‘Girls’: Trying to Process a Legitimately Excellent Episode


Rembert Browne is a 26-year-old Grantland staff writer living in New York City. Emily Yoshida is a 28-year-old Grantland editor living in Los Angeles. With their combined millennial thought-leader Gen Y/Project X coastal powers, they’re going to watch the third season of the HBO series Girls and email each other about it.

Rembert Browne: So I’m just gonna get this out the way up front: I’m writhing with jealousy that Lena decided to make fun of Gawker and not us. I have friends who write there, and I can just sense them popping early-morning bottles in honor of Lena trying to critique their existence and worth. And what am I left to do? Endure a Monday morning in a world with four-time Grammy winner Macklemore and the reality that Lena dedicated a sizable portion of an episode to making fun of a website that wasn’t ours?

Remember in last night’s Album of the Year announcement when Taylor thought she won, because Alicia Keys said the letter “R” and Swift thought it was for Red but it was really for Random Access Memories?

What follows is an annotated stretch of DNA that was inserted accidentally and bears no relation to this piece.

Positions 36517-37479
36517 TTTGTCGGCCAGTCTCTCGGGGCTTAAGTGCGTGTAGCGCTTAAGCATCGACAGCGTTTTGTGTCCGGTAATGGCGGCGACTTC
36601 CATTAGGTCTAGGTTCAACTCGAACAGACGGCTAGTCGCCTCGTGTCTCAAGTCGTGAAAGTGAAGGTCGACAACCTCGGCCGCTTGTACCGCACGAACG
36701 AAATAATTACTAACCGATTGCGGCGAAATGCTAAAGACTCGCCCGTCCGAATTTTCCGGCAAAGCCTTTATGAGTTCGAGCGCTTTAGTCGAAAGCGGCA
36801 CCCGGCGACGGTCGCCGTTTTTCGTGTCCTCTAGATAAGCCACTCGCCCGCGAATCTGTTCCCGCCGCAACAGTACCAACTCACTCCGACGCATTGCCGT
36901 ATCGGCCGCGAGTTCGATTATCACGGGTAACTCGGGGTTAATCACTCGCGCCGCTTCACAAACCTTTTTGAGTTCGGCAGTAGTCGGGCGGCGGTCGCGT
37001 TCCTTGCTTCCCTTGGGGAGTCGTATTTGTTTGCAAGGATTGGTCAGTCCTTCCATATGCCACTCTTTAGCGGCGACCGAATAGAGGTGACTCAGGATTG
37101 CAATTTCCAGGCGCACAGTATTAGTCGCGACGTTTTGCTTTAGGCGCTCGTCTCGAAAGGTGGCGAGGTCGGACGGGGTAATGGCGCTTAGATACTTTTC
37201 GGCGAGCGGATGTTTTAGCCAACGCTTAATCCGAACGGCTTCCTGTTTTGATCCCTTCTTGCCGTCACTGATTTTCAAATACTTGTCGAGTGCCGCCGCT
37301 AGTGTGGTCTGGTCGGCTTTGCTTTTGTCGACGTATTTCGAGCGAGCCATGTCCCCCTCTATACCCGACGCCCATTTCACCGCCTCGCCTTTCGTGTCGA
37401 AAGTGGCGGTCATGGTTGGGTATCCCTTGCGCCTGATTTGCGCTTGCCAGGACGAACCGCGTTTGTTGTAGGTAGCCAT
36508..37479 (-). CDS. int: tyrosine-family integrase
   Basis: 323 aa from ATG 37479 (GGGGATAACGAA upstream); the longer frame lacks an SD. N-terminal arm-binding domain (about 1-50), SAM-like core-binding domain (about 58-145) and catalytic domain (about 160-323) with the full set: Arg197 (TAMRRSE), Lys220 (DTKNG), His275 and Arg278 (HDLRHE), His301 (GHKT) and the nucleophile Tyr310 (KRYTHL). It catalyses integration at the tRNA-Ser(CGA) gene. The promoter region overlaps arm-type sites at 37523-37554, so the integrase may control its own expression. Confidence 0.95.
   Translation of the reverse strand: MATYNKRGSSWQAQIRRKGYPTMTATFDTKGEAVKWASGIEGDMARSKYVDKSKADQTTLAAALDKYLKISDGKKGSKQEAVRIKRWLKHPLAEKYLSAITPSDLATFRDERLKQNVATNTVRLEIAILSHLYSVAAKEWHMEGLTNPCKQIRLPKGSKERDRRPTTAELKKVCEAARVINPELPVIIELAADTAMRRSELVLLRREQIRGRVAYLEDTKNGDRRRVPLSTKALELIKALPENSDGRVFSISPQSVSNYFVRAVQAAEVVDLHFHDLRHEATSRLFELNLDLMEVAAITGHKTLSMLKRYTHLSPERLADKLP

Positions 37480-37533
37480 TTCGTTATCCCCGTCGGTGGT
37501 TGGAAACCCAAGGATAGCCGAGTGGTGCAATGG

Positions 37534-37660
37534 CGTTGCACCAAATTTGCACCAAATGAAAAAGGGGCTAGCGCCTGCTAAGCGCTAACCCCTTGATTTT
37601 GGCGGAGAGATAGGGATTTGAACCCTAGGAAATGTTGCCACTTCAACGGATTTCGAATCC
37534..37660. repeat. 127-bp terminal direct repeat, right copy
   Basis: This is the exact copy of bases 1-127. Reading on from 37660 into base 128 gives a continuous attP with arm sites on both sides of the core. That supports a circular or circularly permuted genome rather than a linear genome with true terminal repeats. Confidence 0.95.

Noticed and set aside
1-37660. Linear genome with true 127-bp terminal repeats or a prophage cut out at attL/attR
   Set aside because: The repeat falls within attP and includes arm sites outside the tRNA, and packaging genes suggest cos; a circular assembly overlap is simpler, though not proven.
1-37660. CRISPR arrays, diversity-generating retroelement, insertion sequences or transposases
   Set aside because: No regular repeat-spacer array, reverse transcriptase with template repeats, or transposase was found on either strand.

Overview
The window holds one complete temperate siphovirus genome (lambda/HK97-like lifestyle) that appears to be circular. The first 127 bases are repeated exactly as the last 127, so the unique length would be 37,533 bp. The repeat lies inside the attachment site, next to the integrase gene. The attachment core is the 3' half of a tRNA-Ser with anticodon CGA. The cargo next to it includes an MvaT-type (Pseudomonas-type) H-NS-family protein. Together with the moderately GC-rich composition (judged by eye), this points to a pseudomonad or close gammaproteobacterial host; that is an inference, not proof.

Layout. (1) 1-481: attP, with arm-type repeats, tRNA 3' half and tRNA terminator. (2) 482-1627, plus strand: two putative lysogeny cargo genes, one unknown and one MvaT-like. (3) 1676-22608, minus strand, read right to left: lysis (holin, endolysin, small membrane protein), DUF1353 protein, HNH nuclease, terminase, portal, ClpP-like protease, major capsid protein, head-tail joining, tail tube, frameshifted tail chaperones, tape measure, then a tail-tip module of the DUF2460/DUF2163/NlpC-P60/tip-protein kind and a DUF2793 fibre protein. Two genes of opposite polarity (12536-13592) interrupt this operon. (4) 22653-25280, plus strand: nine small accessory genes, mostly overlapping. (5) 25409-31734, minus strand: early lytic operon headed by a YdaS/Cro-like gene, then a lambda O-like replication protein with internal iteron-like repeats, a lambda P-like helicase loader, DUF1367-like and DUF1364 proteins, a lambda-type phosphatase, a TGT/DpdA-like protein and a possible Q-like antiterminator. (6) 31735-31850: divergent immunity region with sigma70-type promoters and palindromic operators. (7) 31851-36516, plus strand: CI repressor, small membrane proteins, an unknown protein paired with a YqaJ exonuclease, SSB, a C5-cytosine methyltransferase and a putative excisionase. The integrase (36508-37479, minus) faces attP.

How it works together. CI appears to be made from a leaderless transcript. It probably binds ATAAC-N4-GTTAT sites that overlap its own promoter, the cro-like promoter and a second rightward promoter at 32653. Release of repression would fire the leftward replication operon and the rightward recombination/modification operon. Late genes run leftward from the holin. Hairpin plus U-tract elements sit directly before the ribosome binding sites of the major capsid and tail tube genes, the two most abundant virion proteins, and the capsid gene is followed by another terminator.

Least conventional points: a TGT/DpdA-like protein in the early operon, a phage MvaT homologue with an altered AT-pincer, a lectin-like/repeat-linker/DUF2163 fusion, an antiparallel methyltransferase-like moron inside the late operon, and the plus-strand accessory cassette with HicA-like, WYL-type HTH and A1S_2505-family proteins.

That’s how I felt when Lena said the letter “G.” I thought it was our time. But no, she went with “Gawker” instead of “Grantland.”

Sure, this was the best episode of the season so far, but I’m beside myself right now.

Also, everything about that scene (and everything I just wrote) reminded me that the bubble of people who care about this show shrinks with every episode. At this rate, Episode 8 will be about getting (and then losing) an internship with Horse_ebooks. You know, because the horse died.


The recaps must continue. They must continue until there is an episode about our recaps. Then, and only then, can we stop.

Emily Yoshida: Do you think this show is only fun and/or important when people are yelling at each other about it? I actually thought last night’s episode was the best not only of the season, but of the entire series, partially because it was made fairly clear that the show, and not just us horrified viewers at home, thought Hannah was a sociopath. But now it’s as if the anger parade has wandered off and I have nobody to defend my temporarily pro-Girls position against. (You’re not a fighter, Rem, bless you.) I feel like we are in some Second Life re-creation of a Real World house long abandoned by all the other avatars, and I have this big pile of Linden Dollars and nowhere to invest them. I decided I really like True Detective last night, too. Big night for me and Macklemore.